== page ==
Procurement standards matter. So why is the UK’s bill so weak?

If the government is serious about raising the bar on procurement in the public sector and beyond, its latest legislation will need to go further


How many contractors does it take to change a lightbulb? Well, if you’re talking about the NHS, the answer would be “many” – at a cost of £70.

That, at least, was the joke doing the rounds back in 2018, when outsourcing giant Carillion went bust, exposing a culture of waste and remarkably ineffective profiteering. Cue tabloid outrage, which is not something you can say often in the world of public sector procurement.

But, if the more recent scandal concerning the so-called VIP lane for preferred suppliers of personal protective equipment during the Covid crisis has shown us anything, it’s that there is always room for ­improvement on standards. Hence the government’s procurement bill, a package of reforms that’s in the ­final stages of its parliamentary journey. Enactment is slated for H2 2024, pending further consultation.

What’s in the UK procurement bill?

So, how does the government plan to go about improving public procurement? And what does the bill mean for those outside the public sector? One briefing note on the bill describes how it will “replace the current bureaucratic and process­-driven EU regime for public procurement by creating a simpler and more flexible commercial system that ­better meets our country’s needs… delivering better value for money… [and] slashing red tape”. (Missed out any other manifesto lines, fellas? Oh, yes: lob in a reference to levelling up by way of “requiring contracting ­authorities to consider SMEs” and job’s a good ’un.)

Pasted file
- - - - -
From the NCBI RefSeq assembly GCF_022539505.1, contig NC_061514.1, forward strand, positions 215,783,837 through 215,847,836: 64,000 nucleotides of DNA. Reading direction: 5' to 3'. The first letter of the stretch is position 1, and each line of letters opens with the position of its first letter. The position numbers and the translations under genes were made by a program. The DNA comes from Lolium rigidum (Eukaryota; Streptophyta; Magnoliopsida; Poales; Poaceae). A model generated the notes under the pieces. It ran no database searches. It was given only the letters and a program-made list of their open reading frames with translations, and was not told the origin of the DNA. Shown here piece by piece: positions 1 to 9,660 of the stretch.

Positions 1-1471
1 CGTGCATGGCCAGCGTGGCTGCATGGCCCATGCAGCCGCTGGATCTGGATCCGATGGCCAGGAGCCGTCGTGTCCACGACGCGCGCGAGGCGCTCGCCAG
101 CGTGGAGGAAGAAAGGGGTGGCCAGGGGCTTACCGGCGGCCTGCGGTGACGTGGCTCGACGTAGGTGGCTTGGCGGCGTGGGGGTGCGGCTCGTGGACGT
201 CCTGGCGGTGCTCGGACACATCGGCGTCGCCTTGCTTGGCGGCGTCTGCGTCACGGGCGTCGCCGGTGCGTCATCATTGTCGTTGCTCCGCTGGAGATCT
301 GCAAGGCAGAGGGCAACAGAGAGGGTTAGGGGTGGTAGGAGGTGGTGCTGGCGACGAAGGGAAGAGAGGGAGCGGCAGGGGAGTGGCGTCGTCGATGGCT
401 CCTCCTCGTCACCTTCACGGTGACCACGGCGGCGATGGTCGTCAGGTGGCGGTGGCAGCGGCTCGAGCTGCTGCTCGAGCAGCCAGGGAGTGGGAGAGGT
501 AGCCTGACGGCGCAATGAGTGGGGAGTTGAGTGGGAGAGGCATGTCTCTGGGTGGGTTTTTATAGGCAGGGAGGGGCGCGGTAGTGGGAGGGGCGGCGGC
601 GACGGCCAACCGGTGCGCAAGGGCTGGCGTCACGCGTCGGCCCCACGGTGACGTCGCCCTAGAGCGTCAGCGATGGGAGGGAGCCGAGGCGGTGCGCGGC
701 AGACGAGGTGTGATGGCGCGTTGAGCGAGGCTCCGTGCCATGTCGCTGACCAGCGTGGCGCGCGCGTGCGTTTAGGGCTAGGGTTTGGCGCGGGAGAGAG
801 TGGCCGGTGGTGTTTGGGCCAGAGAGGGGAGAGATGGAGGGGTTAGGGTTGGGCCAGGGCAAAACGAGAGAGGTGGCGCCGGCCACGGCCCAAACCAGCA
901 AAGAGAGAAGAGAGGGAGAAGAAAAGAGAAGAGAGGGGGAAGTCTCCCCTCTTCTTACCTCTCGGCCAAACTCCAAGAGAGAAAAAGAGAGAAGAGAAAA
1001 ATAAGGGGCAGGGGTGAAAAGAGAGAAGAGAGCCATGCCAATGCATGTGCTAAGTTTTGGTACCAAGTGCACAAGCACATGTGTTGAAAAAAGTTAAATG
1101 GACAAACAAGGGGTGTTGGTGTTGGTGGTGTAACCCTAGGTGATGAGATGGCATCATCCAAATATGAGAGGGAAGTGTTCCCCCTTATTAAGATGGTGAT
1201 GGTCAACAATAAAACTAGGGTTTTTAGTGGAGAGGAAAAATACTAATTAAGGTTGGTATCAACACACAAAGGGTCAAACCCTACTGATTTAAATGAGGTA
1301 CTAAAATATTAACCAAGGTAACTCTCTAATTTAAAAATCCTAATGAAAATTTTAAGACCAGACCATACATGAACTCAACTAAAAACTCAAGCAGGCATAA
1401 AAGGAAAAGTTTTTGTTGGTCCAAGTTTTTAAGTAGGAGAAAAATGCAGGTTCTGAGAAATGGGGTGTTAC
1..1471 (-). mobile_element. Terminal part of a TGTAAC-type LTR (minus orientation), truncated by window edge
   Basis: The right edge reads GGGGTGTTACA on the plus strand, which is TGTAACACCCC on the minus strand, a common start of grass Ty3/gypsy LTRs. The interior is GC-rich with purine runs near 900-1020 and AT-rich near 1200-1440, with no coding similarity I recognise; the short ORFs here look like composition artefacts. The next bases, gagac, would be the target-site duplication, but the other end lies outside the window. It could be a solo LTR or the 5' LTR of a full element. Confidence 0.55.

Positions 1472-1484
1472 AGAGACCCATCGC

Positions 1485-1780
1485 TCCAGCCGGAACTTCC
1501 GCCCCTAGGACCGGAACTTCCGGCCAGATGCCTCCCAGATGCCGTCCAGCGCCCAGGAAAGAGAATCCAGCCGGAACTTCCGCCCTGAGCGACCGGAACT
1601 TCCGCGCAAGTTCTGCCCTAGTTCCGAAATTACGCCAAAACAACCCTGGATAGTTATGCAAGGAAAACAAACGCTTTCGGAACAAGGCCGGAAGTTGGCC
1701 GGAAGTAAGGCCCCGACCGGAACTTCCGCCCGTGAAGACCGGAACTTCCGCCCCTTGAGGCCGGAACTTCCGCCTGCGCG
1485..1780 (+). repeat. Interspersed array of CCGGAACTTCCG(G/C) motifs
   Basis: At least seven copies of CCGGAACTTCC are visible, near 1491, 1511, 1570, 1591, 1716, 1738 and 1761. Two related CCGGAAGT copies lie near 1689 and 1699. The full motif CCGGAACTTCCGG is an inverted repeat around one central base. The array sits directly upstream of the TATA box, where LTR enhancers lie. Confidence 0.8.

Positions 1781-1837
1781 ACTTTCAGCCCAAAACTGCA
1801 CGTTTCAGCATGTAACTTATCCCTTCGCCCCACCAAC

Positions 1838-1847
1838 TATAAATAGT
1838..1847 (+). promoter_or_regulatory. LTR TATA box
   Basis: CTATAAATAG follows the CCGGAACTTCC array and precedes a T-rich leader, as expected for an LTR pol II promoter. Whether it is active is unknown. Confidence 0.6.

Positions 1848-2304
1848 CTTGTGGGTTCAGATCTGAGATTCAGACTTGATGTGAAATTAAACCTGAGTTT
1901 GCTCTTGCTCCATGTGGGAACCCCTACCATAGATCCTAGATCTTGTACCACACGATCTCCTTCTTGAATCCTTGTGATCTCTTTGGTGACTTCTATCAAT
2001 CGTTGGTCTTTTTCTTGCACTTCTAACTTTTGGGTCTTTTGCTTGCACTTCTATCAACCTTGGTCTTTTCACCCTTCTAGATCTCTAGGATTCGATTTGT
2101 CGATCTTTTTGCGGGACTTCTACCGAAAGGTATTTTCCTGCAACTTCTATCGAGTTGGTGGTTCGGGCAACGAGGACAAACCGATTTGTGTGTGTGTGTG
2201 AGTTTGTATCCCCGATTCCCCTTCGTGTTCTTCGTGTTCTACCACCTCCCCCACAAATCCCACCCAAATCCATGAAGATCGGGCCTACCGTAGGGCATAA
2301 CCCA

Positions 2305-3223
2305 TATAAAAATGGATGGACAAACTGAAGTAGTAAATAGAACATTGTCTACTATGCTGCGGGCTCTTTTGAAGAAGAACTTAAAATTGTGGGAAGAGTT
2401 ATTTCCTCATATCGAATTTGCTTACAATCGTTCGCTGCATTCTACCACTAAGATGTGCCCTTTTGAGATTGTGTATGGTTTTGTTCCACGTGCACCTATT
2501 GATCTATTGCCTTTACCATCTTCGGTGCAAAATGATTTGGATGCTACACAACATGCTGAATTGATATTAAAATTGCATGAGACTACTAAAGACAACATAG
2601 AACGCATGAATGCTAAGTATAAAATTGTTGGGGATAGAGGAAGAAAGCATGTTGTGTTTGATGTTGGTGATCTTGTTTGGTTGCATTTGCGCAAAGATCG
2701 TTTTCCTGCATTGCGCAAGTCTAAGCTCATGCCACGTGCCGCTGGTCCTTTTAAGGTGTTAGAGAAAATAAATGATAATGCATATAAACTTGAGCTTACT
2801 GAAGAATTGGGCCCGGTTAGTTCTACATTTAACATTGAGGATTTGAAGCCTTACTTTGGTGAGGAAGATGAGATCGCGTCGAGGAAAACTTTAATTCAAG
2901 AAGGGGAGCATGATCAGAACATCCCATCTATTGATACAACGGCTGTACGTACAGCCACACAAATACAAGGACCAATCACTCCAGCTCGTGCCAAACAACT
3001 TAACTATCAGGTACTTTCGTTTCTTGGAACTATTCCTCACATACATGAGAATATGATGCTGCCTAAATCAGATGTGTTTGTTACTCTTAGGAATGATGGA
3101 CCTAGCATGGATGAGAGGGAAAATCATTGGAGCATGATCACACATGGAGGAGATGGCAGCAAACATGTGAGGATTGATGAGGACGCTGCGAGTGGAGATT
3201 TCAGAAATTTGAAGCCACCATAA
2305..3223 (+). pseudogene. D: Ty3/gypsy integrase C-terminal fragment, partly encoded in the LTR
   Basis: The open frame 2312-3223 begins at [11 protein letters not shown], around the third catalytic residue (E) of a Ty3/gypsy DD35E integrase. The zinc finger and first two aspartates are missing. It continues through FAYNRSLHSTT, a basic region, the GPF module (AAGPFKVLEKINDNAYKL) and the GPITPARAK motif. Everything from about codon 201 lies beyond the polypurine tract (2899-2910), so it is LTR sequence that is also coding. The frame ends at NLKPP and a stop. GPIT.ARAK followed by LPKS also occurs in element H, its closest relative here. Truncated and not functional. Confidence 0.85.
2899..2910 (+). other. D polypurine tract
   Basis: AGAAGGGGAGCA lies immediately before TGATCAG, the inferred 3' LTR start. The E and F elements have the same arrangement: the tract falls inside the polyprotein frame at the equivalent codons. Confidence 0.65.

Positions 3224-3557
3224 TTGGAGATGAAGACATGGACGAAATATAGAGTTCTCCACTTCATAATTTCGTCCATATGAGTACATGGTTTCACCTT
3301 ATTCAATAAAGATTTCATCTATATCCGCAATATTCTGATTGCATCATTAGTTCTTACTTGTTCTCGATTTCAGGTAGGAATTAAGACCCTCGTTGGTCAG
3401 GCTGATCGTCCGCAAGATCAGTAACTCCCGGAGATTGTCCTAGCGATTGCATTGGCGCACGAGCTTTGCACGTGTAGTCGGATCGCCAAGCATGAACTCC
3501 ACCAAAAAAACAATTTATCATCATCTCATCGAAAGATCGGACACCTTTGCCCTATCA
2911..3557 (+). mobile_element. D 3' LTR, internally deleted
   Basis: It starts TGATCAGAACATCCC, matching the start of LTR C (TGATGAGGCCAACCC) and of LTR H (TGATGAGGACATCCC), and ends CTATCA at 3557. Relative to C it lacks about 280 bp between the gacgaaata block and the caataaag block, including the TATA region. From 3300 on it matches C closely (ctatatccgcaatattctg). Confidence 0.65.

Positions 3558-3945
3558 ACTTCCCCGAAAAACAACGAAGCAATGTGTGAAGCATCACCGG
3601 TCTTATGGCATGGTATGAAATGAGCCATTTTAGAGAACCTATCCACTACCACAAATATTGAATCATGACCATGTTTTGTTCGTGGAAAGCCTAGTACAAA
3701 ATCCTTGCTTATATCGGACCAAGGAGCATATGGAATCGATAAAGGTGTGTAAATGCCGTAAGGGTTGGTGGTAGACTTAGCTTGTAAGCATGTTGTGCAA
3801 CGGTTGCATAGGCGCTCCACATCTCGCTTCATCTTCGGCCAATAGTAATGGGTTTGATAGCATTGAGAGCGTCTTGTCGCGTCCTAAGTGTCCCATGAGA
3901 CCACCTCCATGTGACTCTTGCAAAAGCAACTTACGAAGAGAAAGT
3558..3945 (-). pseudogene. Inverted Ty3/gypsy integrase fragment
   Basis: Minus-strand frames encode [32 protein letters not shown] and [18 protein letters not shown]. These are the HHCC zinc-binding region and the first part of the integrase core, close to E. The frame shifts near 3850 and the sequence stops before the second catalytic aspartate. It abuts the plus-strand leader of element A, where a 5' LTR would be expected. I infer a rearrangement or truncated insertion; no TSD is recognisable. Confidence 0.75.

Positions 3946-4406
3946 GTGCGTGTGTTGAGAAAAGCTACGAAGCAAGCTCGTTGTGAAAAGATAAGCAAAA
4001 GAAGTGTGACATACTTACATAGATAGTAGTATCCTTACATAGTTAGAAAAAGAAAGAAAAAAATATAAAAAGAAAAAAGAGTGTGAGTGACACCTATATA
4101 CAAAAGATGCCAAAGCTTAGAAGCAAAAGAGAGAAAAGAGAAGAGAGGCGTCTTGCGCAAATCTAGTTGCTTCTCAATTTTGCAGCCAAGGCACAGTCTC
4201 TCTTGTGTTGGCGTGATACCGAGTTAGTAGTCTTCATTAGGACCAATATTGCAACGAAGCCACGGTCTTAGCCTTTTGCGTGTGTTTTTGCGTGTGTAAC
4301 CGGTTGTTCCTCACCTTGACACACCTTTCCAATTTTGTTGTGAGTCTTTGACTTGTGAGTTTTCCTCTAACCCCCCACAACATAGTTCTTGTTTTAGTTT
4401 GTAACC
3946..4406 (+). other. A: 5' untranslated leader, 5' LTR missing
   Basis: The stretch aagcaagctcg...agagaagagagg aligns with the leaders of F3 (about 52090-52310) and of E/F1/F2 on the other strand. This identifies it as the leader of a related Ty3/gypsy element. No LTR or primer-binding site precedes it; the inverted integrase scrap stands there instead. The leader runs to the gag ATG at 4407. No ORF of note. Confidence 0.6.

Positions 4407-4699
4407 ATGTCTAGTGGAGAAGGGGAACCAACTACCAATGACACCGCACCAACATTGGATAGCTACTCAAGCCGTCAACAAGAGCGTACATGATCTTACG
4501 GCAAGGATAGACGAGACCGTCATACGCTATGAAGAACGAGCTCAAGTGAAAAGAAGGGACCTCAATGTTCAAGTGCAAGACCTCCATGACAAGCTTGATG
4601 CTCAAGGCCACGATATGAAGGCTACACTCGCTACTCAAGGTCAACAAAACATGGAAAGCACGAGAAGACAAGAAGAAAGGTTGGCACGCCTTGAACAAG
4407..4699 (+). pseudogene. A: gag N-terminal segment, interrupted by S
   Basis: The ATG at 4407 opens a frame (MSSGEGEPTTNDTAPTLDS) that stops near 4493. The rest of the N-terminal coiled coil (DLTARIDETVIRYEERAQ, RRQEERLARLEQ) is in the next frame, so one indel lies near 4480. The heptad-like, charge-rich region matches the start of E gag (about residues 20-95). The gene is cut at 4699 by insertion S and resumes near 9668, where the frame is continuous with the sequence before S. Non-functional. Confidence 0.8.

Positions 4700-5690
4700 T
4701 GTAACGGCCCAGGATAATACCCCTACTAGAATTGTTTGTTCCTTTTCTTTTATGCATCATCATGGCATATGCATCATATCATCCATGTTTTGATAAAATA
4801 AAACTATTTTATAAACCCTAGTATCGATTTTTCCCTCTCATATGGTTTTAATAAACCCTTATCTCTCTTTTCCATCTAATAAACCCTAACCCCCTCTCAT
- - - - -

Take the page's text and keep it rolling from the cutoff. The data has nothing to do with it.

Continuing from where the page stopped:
Standards never stay neatly in one contract-lined box

The politics of post-Brexit procurement aside, the bill does contain some meaningful changes. For one thing, it does away with the five ­existing procurement procedures derived from EU rules. It replaces these with three streamlined opt­ions: ­direct award; a single-stage competitive tendering process without restrictions on who can submit; and any other competitive tendering procedure that the contracting auth­ority feels is appropriate.

If that sounds rather laissez-faire, that’s because it is. And to guard against abuse, the government is simply updating the guidelines on transparency and shifting the awarding process to a digital platform – an idea that has been around for more than a decade. As a result, contracting authorities will be required to publish notices at various stages of the process, including details about a supplier’s performance against KPIs; any payments the supplier has received under public contracts; and the final terms of any £2m-plus contract. But let’s get real: a few extra bits of documentation are hardly going to do the trick.

Without high standards across the board, the bill can’t help

Granted, new powers to root out abuse or instances of poor value for money may well help, and the bill enables authorities and ministers to debar, exclude and remedially set aside misbehaving suppliers like never before. But, as the opposition has pointed out, that very much ­relies on officials behaving irreproachably. At the risk of appearing cynical, may I direct your attention to the Covid VIP lane once more?

As one supply chain and procurement consultant I spoke to recently put it, there’s even a danger that awarding ­authorities could end up “taking the big suppliers’ claims about modern slavery at face value” because the system is still awaiting the injection of rigour it needs. “That”, he said, “is still a way off.”

To return to the question of why this matters to the business world, it’s worth remembering that standards – whether they cover transparency, value for money or the enforcement of performance targets (including, for instance, ESG objectives) – never stay neatly in one ­contract-lined box. Institute a set of rules in one sphere (the public sector), and the behaviour learnt while aligning with those new rules will gradually bleed across into another (the private sector). That is great news if the rules are rigorous, but less so if they aren’t.

That’s why, once the bill is enacted next year, businesses might have to brace themselves to do more of the heavy lifting than they’re used to. Without stronger legislative action, that will be the only way to maintain high procurement standards and thereby prevent another Carillion-­style scandal from striking again.